Also published on the Educational Technology and Change journal
Recently I have arrived at the opinion that developing a viable distance learning offering is the way to go for Higher Education. Much of the e-learning I've been involved in has concentrated on developing blended learning where there was previous just face-to-face. This is largely like banging your head against a brick wall. This policy is often seen as a safer, less ambitious step along the learning technologies route. THIS IS WRONG!! It's wrong because most of the time the educators and the students don't really want to use technology. They'll do a bit for admin but for learning, no way. It's a face-to-face course. Why tamper with it. I am of the opinion that this is misguided but it's not a battle worth fighting (for now). Fighting this resentment is unnecessary. The most important point is that the participants have signed up a face-to-face experience. Some might not mind adding a bit of technology but it shouldn't take over. Shoe-horning e-learning into an already designed course is like swimming upstream with half the people not knowing how to swim. These metaphors aren't great but the sense is right.
Pushing to develop a number of quality distance learning offerings is, I think, the way forward. Certainly, for any educational institution is a way of seperating you from the competition. I don't there's enough market research in this area but I am convinced there are more and more people out there who can't attend face-to-face but still want to study. With distance learning, the learning is only delivered online. Therefore, the students will engage. They have no choice. But feeling towards this mode of learning is largely eradicated past the the few couple of weeks. For this to work in HE, you need entire MAs offered online, not just one or two modules. This way the market you want can be tapped into to. It's pointless having the odd module online. If a student can attend one module face-to-face, the chances are he/she can, and will want to, attend the others face-to-face. The main problem we face with promoting distance learning is convincing academic to teach in this way. Unfortunately, I fear this problem is underestimated. There's also the issue of whether to run it in parallel with the face-to-face. What about the capacity for this? It's a bold move - one that is hard to take.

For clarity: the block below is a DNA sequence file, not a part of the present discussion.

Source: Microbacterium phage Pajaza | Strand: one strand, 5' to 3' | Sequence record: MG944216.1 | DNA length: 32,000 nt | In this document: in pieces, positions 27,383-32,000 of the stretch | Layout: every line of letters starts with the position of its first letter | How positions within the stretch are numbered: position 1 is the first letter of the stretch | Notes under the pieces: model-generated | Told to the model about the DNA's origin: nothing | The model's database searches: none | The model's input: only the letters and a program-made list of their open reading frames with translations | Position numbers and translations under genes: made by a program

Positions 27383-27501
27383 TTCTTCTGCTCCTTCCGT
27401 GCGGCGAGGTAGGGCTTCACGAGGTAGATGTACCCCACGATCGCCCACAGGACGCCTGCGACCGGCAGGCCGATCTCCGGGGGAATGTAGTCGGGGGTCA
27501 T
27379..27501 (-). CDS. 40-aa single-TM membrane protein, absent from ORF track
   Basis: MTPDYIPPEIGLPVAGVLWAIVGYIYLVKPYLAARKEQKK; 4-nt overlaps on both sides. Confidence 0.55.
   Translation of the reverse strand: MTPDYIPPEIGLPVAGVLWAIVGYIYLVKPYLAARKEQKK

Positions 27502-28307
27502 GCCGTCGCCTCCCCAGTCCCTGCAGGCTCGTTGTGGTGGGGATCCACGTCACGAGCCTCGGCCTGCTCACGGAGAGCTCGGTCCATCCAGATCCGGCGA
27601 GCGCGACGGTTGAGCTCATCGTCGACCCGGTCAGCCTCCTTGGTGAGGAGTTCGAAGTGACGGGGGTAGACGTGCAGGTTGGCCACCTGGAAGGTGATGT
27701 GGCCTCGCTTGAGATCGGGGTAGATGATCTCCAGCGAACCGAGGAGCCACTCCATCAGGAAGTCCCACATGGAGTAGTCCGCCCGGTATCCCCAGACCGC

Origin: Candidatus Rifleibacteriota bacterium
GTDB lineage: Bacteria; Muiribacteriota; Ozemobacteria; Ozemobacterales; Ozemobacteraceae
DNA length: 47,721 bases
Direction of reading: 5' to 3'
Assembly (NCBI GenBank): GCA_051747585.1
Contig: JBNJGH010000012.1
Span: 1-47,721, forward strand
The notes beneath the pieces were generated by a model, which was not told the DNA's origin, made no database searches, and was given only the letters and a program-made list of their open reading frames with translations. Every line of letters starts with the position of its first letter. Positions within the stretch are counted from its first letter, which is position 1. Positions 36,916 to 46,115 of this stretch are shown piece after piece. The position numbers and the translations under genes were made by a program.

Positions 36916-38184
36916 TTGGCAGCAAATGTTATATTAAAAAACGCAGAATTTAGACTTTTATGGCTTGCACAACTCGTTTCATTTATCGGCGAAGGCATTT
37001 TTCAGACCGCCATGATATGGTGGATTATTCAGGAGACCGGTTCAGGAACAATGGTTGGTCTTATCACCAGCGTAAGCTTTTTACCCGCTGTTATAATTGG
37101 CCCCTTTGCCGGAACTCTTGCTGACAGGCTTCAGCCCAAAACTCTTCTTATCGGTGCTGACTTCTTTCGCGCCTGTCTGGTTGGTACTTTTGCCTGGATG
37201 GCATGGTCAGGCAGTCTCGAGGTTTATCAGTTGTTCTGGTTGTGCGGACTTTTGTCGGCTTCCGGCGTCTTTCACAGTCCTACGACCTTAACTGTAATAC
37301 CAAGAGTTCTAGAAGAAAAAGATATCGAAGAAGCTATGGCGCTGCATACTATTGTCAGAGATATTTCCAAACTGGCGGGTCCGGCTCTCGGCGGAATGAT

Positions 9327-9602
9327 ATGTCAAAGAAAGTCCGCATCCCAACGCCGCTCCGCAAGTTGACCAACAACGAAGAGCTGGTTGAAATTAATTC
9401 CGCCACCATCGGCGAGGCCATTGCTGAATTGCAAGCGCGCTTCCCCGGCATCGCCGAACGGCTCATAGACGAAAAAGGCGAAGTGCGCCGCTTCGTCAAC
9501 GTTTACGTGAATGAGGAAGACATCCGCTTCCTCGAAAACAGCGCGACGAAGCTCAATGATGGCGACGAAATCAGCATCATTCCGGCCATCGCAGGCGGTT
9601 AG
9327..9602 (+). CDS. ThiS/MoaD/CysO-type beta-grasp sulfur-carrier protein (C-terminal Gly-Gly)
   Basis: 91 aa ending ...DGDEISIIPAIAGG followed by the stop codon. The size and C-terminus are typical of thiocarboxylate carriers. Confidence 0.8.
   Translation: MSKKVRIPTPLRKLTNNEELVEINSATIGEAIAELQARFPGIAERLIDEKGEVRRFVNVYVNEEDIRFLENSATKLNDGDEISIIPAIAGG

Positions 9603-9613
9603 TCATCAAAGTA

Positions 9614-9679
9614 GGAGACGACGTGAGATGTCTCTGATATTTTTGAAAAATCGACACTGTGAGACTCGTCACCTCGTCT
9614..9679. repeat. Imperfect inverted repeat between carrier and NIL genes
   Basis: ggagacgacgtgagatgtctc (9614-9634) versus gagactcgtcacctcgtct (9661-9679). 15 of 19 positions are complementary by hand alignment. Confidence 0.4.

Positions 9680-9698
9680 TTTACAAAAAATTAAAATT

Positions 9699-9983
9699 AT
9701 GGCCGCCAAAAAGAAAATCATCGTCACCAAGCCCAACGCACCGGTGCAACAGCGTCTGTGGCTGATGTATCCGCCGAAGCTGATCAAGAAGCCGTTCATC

I'm pleased and excited that the Institute of Education (my place of work) is pushing the distance learning agenda and working towards increasing what we offer at a distance - we're using the term "Open Mode" (which I like). It's the first step on an important journey in an uncertain time for HE.
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